NISSAN continues to grow its partnership with a training centre for UK firefighters.
The manufacturer has been working with the Fire Service College in Moreton-in-Marsh, Gloucestershire, and provides vehicles for training to ensure that crews have the necessary know-how and experience to deal with incidents involving electric vehicles.
The relationship stretches back to the launch of the first all-electric Nissan LEAF in 2010 with the most recent Nissan-supported training course taking place towards the end of September.
College instructor Antony Horseman said: ‘Unfortunately, UK Fire & Rescue have limited exposure to alternatively-fuelled vehicles and for some responders, their first encounter could be at a road traffic collision.
‘Nissan’s support helps keep both emergency responders and members of the public safer.’
As well as learning everything there is to know about handling EVs in the event of an emergency, the firefighters become ambassadors for Nissan.
The courses that have run over the past few years have empowered hundreds of emergency services personnel who travel to Moreton-in-Marsh from all over the UK, and the Fire Service College is a training venue like no other.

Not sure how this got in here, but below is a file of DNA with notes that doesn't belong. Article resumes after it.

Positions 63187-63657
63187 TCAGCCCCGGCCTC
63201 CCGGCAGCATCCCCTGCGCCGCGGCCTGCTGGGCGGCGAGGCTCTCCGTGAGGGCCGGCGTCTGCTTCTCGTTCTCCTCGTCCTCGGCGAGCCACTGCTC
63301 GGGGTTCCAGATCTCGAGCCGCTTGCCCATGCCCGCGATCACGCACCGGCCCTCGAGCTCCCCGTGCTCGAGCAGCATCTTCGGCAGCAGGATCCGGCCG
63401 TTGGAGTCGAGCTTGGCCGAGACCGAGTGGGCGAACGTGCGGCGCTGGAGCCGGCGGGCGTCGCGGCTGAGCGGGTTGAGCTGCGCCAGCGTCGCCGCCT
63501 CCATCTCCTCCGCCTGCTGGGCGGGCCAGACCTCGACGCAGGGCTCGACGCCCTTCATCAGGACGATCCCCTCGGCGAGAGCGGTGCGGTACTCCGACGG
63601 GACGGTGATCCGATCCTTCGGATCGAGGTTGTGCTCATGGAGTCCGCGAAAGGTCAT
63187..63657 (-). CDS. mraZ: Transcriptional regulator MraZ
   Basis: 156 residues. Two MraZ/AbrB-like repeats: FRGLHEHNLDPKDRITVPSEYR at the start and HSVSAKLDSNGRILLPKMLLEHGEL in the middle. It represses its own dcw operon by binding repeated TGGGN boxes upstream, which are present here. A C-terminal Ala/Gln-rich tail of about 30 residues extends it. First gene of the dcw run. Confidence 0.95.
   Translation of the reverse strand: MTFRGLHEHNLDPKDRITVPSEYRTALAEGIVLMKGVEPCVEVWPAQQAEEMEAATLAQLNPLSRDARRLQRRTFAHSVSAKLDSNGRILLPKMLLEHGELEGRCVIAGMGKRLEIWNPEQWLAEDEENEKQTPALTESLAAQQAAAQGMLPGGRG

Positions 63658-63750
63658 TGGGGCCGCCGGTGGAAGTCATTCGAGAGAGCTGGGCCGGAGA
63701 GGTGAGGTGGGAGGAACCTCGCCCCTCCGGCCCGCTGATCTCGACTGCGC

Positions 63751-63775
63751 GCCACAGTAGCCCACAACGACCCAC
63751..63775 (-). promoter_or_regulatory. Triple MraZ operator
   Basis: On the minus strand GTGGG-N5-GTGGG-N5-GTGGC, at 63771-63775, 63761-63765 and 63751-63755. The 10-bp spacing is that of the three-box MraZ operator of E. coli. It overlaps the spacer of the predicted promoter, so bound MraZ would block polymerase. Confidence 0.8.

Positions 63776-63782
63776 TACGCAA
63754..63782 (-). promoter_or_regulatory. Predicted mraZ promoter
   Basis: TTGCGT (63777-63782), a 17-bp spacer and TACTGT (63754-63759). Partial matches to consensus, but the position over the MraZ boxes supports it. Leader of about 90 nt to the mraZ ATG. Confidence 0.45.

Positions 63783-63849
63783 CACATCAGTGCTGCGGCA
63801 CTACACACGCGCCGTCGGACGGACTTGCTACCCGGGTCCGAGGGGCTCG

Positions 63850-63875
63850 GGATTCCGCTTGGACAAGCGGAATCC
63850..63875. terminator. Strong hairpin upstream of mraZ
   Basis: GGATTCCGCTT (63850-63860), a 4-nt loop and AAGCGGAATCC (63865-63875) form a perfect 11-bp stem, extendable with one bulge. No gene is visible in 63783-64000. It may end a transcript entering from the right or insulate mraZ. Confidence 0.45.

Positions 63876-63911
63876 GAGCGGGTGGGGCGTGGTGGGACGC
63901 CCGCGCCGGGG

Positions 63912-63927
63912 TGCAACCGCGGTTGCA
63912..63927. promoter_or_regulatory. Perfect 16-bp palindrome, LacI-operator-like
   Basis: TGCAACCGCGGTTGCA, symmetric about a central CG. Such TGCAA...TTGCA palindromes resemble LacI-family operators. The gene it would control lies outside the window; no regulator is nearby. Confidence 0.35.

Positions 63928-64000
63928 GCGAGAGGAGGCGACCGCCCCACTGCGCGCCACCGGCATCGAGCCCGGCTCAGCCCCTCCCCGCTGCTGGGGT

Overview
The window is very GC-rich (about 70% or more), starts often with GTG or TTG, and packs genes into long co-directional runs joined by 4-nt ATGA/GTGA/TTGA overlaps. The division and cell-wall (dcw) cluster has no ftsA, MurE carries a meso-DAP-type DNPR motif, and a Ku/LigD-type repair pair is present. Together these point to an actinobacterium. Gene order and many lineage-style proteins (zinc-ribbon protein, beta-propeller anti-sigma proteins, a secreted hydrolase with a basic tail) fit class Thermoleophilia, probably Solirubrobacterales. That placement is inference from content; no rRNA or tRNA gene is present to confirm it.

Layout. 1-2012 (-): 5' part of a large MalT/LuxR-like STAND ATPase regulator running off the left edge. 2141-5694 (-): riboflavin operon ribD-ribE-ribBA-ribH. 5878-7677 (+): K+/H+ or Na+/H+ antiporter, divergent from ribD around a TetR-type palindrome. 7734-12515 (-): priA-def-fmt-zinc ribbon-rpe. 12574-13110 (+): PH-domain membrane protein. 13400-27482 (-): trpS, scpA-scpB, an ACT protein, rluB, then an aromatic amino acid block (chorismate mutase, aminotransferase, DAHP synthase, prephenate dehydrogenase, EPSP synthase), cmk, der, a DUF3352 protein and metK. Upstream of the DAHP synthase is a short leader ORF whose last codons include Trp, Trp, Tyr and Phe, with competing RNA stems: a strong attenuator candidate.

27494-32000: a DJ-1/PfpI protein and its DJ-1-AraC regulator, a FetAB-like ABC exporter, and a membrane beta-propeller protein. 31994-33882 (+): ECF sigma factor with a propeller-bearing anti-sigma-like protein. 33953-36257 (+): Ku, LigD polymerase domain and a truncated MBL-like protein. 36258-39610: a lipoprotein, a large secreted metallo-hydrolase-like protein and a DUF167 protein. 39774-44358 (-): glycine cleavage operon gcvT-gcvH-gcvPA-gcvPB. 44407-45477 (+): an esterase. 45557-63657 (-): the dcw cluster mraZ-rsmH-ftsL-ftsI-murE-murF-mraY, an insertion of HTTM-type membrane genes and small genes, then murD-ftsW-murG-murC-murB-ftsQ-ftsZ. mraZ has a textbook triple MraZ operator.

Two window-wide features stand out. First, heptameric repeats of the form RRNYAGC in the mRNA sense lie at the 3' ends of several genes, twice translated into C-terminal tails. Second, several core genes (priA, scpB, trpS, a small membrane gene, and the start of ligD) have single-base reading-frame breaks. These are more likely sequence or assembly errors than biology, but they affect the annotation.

‘It’s certainly an eye-opener,’ said Tony Pryor, group insurance ratings manager for Nissan and its Alliance partner Renault. ‘There’s a stretch of motorway; a building that’s used as a ship, full of corridors which are flooded for training purposes; plus a helicopter fire simulator.
So what are the cars loaned to the college actually used for?
Delegates practise casualty extraction from a simulated multi-vehicle pile-up and each course features an informative ‘show and tell’ session during which they are given a guided tour of the workings of a LEAF, explained Tony.
They are shown where various components are and how to remove them if necessary; where the battery is; and they’re given information about the cables and charging process. Everyone gets behind the wheel for a short drive, too.
Tony has delivered around eight training sessions himself but having imparted his knowledge to tutors employed by the college, is happy to leave it to them. Nissan continues to loan vehicles to the establishment, however, and Tony remains on standby in case he is needed.
Asked if the relationship was set to continue, Tony told us: ‘Yes, of course. We feel a sense of duty. These guys need to have the knowledge when it comes to incidents involving EVs and it’s right that Nissan, as an EV leader, makes sure they have the tools and knowledge to do their job safely.’
Pictures taken with delegates observing social distancing guidelines.